Ken Yeung is a reporter for The Next Web based in San Francisco, CA. He carries around a big camera & likes to write about tech, startup Ken Yeung is a reporter for The Next Web based in San Francisco, CA. He carries around a big camera & likes to write about tech, startups, parties, and interesting people. Follow him on Twitter, on Facebook, and Google+.
URL shortener Bitly has opened its social data API allowing developers to gain access to its analytics showing what content has been shared on its service across social networks. Its API comes with three new services: realtime search, attention spikes, and metadata about URLs.
The release of this new feature is the the latest in a series of developments aimed at bringing the benefits of the service to more users. Last summer, it released a new set of social discovery features and even redesigned its site. With these features came the ability to “easily save, share, and discover links, search and find saved bitmarks, curate groups of bitmarks into bundles” and more. The move was definitely intended to help extend the service’s reach across as many mediums as possible in order to collect as much data as possible.
As the company ended 2012, it saw 8.4 billion links created. How many is that? Well in a blog post, it put it this way: if every link was a star, the company would have shortened approximately 4.2% of the Milky Way. Close to 100 million links are also saved each day and there are 300 million clicks on links each day — Microsoft Research estimates that Bitly sees 1% of all clicks of the Internet.
Wait, 1% of all clicks on the Internet? That really shows that Bitly has a huge collection of data that is ripe for the taking to analyze and use for marketing, sales, or other research needs.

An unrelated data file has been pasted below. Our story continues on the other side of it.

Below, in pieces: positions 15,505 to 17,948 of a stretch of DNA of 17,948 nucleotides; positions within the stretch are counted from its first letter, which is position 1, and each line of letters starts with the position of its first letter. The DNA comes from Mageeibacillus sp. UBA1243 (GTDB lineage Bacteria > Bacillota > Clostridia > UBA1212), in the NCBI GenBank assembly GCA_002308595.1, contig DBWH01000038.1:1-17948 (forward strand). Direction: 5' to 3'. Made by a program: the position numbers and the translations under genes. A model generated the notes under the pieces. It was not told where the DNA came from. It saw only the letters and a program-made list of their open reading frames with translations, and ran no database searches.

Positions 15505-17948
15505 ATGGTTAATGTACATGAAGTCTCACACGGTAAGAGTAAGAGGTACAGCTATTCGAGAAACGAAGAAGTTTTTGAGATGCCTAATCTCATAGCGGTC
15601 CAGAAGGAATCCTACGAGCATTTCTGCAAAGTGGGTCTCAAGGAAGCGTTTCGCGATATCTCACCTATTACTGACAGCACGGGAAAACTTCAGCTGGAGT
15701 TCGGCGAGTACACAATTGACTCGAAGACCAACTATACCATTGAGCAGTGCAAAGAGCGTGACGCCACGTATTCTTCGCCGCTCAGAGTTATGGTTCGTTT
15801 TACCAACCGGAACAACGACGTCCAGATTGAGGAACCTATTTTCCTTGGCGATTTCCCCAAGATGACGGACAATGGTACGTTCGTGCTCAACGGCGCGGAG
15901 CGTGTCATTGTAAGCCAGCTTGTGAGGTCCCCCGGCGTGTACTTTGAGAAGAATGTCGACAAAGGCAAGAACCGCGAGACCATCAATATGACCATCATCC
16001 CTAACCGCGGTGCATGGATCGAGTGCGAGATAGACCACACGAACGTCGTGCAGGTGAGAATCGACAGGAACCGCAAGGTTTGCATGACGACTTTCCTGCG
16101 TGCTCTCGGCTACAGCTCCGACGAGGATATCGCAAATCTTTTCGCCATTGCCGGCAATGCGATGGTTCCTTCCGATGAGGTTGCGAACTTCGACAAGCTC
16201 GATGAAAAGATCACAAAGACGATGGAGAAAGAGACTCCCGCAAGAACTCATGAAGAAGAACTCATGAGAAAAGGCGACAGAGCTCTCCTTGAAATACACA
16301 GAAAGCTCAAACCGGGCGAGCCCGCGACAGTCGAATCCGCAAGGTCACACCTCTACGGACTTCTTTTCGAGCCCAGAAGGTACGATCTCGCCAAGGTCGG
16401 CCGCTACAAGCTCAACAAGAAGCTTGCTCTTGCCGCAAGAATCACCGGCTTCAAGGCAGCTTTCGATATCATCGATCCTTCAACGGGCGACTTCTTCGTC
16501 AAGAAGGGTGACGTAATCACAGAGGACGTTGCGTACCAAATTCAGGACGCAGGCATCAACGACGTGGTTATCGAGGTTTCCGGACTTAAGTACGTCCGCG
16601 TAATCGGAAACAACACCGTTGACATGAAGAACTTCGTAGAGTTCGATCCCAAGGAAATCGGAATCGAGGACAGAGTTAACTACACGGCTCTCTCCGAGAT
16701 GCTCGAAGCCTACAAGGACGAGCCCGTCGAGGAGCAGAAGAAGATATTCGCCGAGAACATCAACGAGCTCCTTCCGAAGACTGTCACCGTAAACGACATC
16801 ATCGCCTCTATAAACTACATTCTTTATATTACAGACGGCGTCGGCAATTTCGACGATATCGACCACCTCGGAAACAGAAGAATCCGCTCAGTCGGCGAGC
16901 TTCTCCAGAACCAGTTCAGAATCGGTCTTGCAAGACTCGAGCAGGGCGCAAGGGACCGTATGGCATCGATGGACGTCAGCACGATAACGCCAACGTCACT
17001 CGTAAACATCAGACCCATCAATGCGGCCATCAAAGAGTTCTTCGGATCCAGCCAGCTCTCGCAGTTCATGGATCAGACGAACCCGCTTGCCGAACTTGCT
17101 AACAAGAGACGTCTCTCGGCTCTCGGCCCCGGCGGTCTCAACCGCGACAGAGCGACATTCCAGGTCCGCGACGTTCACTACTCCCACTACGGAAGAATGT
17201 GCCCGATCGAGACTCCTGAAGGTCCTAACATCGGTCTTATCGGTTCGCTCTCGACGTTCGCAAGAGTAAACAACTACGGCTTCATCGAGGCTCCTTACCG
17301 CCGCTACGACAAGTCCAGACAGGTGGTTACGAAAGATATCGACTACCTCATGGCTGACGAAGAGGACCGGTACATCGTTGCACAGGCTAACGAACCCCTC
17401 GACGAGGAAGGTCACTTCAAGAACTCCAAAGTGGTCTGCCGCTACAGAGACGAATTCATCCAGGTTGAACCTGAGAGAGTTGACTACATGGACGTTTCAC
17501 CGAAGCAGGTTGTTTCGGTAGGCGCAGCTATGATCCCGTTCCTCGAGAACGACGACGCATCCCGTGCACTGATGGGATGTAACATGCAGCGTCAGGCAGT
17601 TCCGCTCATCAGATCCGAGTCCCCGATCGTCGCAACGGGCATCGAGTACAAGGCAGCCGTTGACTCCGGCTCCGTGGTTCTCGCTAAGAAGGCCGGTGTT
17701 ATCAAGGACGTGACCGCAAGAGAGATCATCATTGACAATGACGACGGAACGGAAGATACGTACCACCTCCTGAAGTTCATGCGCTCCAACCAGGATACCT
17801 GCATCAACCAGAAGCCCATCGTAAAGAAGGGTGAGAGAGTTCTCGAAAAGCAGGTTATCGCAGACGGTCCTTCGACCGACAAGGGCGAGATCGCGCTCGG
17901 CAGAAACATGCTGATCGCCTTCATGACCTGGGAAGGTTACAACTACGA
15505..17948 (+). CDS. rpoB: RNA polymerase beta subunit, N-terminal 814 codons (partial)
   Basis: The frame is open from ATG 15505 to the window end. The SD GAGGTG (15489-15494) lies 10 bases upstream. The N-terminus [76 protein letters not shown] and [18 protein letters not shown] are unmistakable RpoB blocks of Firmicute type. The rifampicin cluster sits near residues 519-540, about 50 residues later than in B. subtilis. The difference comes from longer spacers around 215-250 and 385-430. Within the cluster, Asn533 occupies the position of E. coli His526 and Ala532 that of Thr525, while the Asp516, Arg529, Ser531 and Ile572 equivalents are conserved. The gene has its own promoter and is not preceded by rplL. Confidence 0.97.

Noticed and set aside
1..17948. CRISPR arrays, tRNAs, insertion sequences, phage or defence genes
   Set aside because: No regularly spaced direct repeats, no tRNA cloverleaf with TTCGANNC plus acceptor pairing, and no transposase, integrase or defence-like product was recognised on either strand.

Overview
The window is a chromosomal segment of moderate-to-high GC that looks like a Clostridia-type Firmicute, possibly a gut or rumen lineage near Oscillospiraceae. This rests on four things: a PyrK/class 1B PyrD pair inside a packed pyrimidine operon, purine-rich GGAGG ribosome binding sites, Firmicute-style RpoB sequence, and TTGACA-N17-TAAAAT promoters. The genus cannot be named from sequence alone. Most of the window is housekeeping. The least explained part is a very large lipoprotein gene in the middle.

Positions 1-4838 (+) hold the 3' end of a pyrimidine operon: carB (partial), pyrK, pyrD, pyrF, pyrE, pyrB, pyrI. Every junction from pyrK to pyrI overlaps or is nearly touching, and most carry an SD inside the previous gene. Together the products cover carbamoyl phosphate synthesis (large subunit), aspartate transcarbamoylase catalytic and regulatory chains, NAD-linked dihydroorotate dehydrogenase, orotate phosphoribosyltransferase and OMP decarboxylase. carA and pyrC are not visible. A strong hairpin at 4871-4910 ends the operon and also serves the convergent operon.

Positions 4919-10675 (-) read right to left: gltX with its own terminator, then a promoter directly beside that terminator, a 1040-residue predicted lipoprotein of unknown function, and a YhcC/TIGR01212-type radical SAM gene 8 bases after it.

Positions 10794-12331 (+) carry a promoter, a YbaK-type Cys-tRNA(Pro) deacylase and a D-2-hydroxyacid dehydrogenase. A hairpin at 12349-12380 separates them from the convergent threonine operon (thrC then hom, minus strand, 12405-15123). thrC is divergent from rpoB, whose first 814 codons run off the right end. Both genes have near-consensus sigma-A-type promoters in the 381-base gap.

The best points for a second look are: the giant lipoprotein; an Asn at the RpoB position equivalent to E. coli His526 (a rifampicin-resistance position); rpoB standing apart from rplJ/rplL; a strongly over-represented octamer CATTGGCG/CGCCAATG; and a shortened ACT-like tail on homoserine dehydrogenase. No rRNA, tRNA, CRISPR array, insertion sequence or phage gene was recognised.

Hilary Mason, Bitly’s chief data scientist told Betabeat that the three new data APIs will “radically boost the utility of the service for consumers and business clients.”
The first API deals with realtime search. Last summer, we heard about Realtime when it launched the site under its “Bitly Labs” umbrella. To test this out, users can go to rt.ly and authenticate using their Bitly login (you must be over 18 years of age). Once there, anyone can run a query to get back top URLs and stories for that search. Just choose a specific phrase like “obama” or specify a filtering criteria like “stories about food being read by people in Brooklyn”.
Bitly has a second API that is called Attention Spikes, which highlights what the world is paying attention to at that moment. The service’s burst API returns current phrases that have received an exceptional amount of attention.
Lastly, there’s a metadata API that allows users to query a URL based on keywords, topics, content, language, and even location relevance. The company says that the metadata it has is a “difficult problem faced by anyone who wants to build an application on links.”
Photo credit: FABRICE COFFRINI/AFP/Getty Images
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